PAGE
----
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Deciding whether to pay down debt or save for an emergency is an important decision, but you may be able to do both.
Since the start of the pandemic in March 2020, 42% of credit card holders who already had debt have seen the amount grow, according to a September 2021 Bankrate survey of 2,400 American adults. Meanwhile, only 4 in 10 Americans have enough savings to cover an unplanned expense of $1,000, according to a separate Bankrate survey from January. Bankrate, like NextAdvisor, is owned by Red Ventures.
The most important thing is to take an honest look at your financial situation and then immediately establish helpful habits, according to two experts we spoke with. Here’s what you need to keep in mind when making your own plan.
- 1 What to consider when deciding
- 2 When should you build an emergency fund first?
- 3 Can you build savings and pay off debt at the same time?
- 4 How much should be in your emergency fund?
- 5 Ways to tackle debt faster
What to consider when deciding
You want to see the interest rate on your debt and allocate your cash accordingly, says certified financial planner and financial psychologist Brad Klontz. If your rate is low, you could split 50/50 between paying down debt and emergency savings, and if it’s high, you could do 90/10 with a focus on debt. “When the habit is established, you can change the amount of money you’re putting in each direction, but you’ve set up all the pipes,” says Klontz.
At the same time, you want to do what makes you feel successful in your debt repayment process, says Summer Red, AFC®, senior education manager at the Association for Financial Planning and Counseling Education. “You would probably have less emergency savings to be able to pay off that debt faster,” she says.
When should you build an emergency fund first?
Ideally, you’d have at least one benchmark emergency fund, but if you don’t have any emergency savings, it’s a good idea to put some money away right away. While experts generally recommend at least three months, you don’t necessarily need them right away. Start by saving enough money to help cover an unplanned expense, like a car or home repair, or a large medical bill. “Then it might be time to tackle debt repayment,” says Red.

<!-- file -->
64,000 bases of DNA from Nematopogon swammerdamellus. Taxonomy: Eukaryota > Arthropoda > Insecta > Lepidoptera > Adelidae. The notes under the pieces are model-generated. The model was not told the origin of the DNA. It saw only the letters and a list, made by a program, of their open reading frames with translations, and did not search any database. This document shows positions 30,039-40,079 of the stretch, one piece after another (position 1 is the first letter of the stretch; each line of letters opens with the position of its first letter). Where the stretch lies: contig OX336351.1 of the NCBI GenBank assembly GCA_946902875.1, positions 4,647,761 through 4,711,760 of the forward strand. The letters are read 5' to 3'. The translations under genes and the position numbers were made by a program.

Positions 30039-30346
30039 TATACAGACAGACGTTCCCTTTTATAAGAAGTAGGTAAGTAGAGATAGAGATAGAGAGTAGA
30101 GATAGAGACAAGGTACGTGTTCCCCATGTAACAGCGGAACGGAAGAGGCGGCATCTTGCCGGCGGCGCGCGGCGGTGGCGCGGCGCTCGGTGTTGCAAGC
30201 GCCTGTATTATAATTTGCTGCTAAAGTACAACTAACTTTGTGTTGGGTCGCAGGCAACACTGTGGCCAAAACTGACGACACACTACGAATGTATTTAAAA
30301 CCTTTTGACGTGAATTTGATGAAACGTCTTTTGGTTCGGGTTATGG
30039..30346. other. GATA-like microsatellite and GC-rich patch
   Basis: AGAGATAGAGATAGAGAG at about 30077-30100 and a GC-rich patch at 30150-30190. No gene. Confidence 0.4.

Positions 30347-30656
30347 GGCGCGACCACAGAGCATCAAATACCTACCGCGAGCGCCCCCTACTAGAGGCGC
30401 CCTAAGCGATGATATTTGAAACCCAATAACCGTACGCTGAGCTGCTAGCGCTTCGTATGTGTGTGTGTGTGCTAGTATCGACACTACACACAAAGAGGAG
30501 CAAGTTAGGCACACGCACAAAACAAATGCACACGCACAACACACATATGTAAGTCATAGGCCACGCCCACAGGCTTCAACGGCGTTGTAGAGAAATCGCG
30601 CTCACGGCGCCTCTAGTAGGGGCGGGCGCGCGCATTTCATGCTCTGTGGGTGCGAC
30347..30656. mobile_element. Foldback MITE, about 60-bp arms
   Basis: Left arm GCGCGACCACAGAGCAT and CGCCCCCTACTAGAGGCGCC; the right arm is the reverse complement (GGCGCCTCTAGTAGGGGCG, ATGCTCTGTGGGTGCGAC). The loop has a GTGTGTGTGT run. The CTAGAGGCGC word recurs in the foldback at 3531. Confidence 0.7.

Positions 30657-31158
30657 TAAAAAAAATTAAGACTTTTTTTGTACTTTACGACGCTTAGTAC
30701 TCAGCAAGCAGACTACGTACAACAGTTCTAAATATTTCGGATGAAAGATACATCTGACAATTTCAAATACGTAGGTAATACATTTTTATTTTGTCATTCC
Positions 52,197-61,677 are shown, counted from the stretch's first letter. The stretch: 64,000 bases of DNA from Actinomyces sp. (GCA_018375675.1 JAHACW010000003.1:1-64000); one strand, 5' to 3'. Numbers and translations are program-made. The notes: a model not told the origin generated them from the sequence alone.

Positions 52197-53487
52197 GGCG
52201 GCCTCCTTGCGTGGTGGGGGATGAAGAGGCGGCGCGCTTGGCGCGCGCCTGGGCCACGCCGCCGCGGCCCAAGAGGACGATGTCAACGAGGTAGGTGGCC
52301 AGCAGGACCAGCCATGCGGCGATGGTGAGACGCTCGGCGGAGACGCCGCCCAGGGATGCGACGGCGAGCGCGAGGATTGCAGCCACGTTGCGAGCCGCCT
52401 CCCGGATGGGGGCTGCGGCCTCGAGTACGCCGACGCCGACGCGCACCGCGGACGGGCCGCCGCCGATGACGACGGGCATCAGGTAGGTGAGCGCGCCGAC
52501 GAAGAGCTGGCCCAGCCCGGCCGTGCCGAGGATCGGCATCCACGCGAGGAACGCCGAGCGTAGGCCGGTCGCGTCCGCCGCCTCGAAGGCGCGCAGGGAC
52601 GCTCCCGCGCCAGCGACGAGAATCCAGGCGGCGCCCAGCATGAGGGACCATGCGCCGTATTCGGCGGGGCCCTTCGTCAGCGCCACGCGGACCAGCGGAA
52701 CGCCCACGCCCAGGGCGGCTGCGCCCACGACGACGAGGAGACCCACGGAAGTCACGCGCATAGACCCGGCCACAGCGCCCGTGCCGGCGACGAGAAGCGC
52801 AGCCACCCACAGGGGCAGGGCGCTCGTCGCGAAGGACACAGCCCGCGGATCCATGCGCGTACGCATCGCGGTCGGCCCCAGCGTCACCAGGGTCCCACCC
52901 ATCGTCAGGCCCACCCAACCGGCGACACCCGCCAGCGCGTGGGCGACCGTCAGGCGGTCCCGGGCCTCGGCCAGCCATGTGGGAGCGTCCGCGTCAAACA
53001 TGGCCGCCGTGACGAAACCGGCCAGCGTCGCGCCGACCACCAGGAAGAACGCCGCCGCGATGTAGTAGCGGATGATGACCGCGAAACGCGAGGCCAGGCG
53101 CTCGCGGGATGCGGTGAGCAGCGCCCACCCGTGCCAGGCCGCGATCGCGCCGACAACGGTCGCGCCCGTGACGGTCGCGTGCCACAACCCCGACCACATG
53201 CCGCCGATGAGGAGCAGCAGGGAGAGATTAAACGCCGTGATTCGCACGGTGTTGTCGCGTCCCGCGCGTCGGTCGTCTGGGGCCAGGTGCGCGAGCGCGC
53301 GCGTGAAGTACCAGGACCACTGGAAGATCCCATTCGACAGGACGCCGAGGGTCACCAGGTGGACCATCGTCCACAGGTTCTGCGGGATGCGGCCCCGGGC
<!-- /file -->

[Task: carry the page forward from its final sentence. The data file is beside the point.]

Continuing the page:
Once you’ve saved some money for emergencies, be careful to leave it untouched and for emergencies only. “If you don’t maintain your car, so it breaks down every couple of months, you may be using your emergency fund for something that isn’t strictly an emergency,” Red says. Instead, you can add up the expenses. like birthdays or oil changes, divide by 12 and save that amount every month, she says.
The goal is to start saving money regularly, no matter how small the amount. “For some people, $100, that’s not a lot. In a year or two, that’s a substantial amount of money,” says Klontz.
Can you build savings and pay off debt at the same time?
Configuring both pipelines helps start the process. “I’m a strong advocate of doing everything now, without waiting,” says Klontz, adding that too many people put off saving while paying off debt. “Because life goes on and you didn’t set up that account.”
Automating your debt payments and savings can help you avoid late fees and grow your emergency fund.
Once you’ve secured your baseline, you can direct more money toward paying down debt. Interest rates are another thing to consider, Red says. The interest rate on your debt is likely to be much higher than the interest you’ll earn on a savings account. In other words, you’ll likely pay more in interest owed on your debt than you’ll earn in interest on your savings, Red says.
You might also consider a balance transfer card to help you pay less interest on your credit cards and leave more cash for emergencies. A balance transfer card will allow you to consolidate higher-interest debt onto a single new card that carries 0% interest on the balance transferred for 12 months or more, depending on the card.